Idaho’s transgender athlete legislation, and its faulty reasoning

I heard a news report yesterday about Idaho’s latest court battle over transgender women and girls participating on women’s sports teams. The plaintiff is a transgender girl who wants to participate on her school’s track and field team; the defense is Idaho’s transgender sports ban.

Transgender flag against very light blue sky
“File:NPP NATIONAL PROGRESS PARTY FLAG 4.jpg” byUser:torbakhopper is licensed under CC BY-SA 3.0

The defense is backed by a Christian advocacy group called Alliance Defending Freedom. The group’s name is deeply ironic — defending freedom for specific people is probably more accurate. And I’ll presume that there’s some sense out there of how incredibly dehumanizing and bigoted this whole issue is.

But one specific part of Alliance Defending Freedom’s argument stood out to me as being highly problematic: Its legal counsel says that the Idaho law should be framed in the context of Title IX.

From a layman’s perspective, this might be right. Title IX is broadly known as the amendment that gave rise to women’s collegiate and high school sports. But there’s something awry with Alliance Defending Freedom’s using it to justify the transgender sports ban.

From late 2019 to through spring 2020, I was steeped in Title IX as part of an exhibit I was writing for a museum. Title IX is 37 words long, and it is part of the education amendments of 1972. Here it is:

Already there’s a huge hole in the defense’s platform: If transgender men and women are barred from women’s teams and they’re barred from men’s teams, where do they play, in our binary world? Isn’t that excluding transgender folks on the basis of their sex?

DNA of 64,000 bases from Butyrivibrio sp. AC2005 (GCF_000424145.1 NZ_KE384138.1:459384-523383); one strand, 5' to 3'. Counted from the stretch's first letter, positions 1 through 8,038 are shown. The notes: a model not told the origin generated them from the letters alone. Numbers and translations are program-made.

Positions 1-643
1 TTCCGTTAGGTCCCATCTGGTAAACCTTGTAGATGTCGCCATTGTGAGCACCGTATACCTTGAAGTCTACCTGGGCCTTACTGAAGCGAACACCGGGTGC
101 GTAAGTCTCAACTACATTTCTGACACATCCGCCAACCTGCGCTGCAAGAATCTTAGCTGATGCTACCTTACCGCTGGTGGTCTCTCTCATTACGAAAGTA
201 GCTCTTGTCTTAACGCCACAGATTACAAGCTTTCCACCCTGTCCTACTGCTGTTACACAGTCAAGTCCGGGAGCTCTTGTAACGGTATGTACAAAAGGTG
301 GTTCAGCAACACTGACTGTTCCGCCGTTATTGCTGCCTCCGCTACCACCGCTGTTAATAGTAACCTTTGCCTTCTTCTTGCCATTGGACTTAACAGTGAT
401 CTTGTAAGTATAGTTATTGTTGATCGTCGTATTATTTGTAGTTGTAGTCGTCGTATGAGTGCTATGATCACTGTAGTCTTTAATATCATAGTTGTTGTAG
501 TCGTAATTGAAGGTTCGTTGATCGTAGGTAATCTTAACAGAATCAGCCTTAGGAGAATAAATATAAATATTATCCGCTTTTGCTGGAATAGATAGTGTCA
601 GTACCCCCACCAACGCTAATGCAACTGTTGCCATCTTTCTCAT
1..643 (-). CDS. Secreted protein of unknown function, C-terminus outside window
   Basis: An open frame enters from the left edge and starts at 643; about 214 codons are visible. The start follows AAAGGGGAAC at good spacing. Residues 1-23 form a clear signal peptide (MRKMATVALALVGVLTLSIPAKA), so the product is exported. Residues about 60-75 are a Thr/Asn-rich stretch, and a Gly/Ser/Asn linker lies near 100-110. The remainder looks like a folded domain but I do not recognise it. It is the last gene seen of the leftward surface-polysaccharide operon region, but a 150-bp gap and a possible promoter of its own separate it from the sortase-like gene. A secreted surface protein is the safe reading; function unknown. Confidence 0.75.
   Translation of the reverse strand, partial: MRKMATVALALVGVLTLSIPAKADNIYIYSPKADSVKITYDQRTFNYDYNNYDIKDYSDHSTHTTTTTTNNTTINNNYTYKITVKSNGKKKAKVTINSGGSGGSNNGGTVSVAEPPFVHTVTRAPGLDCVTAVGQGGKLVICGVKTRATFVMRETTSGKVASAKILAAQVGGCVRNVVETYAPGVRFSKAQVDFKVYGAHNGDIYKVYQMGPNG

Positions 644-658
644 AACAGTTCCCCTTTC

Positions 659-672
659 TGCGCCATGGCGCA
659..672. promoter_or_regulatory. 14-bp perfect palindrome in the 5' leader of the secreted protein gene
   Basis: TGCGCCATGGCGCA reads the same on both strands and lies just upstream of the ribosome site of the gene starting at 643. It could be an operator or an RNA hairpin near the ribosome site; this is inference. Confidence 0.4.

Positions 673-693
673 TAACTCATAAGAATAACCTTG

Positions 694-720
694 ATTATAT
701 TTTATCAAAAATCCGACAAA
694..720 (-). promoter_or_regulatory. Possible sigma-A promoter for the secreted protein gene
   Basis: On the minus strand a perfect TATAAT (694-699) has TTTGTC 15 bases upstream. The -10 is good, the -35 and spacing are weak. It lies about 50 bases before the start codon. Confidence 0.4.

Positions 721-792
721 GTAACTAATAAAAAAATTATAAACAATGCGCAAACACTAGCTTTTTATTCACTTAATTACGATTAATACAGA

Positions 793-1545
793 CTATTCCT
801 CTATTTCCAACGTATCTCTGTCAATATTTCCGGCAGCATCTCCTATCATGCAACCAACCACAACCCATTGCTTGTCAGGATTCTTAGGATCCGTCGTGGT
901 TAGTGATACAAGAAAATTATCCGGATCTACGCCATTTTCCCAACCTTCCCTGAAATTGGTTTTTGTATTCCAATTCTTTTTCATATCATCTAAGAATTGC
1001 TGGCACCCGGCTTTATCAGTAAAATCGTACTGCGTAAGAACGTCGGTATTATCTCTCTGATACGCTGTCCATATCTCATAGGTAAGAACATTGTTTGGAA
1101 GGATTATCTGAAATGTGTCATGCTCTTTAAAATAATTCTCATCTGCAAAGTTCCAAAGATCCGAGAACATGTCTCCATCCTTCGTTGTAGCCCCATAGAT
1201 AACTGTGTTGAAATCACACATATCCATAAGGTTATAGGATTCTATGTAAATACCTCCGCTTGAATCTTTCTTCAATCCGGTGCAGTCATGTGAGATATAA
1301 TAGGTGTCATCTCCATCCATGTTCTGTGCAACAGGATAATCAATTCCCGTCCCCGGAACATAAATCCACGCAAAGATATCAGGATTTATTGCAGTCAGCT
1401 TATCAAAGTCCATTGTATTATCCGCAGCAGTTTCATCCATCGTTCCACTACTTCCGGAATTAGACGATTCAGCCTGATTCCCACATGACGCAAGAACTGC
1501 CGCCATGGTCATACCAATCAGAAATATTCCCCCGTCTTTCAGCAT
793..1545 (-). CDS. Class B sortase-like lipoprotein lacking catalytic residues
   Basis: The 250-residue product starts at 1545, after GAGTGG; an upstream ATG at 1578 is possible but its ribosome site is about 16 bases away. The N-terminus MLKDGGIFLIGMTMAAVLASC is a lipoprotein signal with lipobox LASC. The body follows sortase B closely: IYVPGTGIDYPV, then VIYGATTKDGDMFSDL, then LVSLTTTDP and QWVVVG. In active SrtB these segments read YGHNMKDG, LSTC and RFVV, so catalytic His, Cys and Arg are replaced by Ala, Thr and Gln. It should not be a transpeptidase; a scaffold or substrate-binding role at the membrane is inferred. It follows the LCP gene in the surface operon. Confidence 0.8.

Once we open that door, some more cracks appear, because that binary world used to be a man’s world, and some school sports were really only open for men. See: American football; pole-vaulting; Little League Baseball.

Let’s do a little more deducing. Title IX had to be written, and equal rights in sports had to be codified, because a dominant party made up some rules that never should have existed in the first place. Why couldn’t women play football? Because men decided it was a man’s sport. Why couldn’t girls be on the same Little League field as boys? Because at some point in time, some men decided that girls didn’t want to play baseball.

No one ever asked the girls, I’m sure. From Little League’s own page; emphases mine:

“In the 1920s, the American Legion formed a baseball program for teen-age boys that exists today. American schools also started baseball programs. But there was still a void for pre-teen boys who wanted to play in organized games.”

In other words, as with so much, a group of people with all the power decided they wanted something all to themselves. Doesn’t matter what it is: bathrooms; sports; water fountains; equal pay; land; education.

Look, I’m not a lawyer. And the number of laws and bills that are anti-transgender athletes (mostly trans women) that have been signed into place or have cleared both state legislative houses is staggering. (The first link I posted above has a handy chart, and you can read more from the Pew Charitable Trust here.) But I hope that Title IX argument goes away real soon.

Like the bans themselves, it just doesn’t make much sense. Here’s what would make more sense: more sports in which all genders get to share the field together. That’s what’s known as an even playing field.

Full disclosure: I’m cisgender. And I like people.

D&I educator; writing & editing. Author, Pin Ups (9/20). Columnist, The Writer mag.; @gooddirt on Twitter. Psst: Say “yeeshun.” You can do it!

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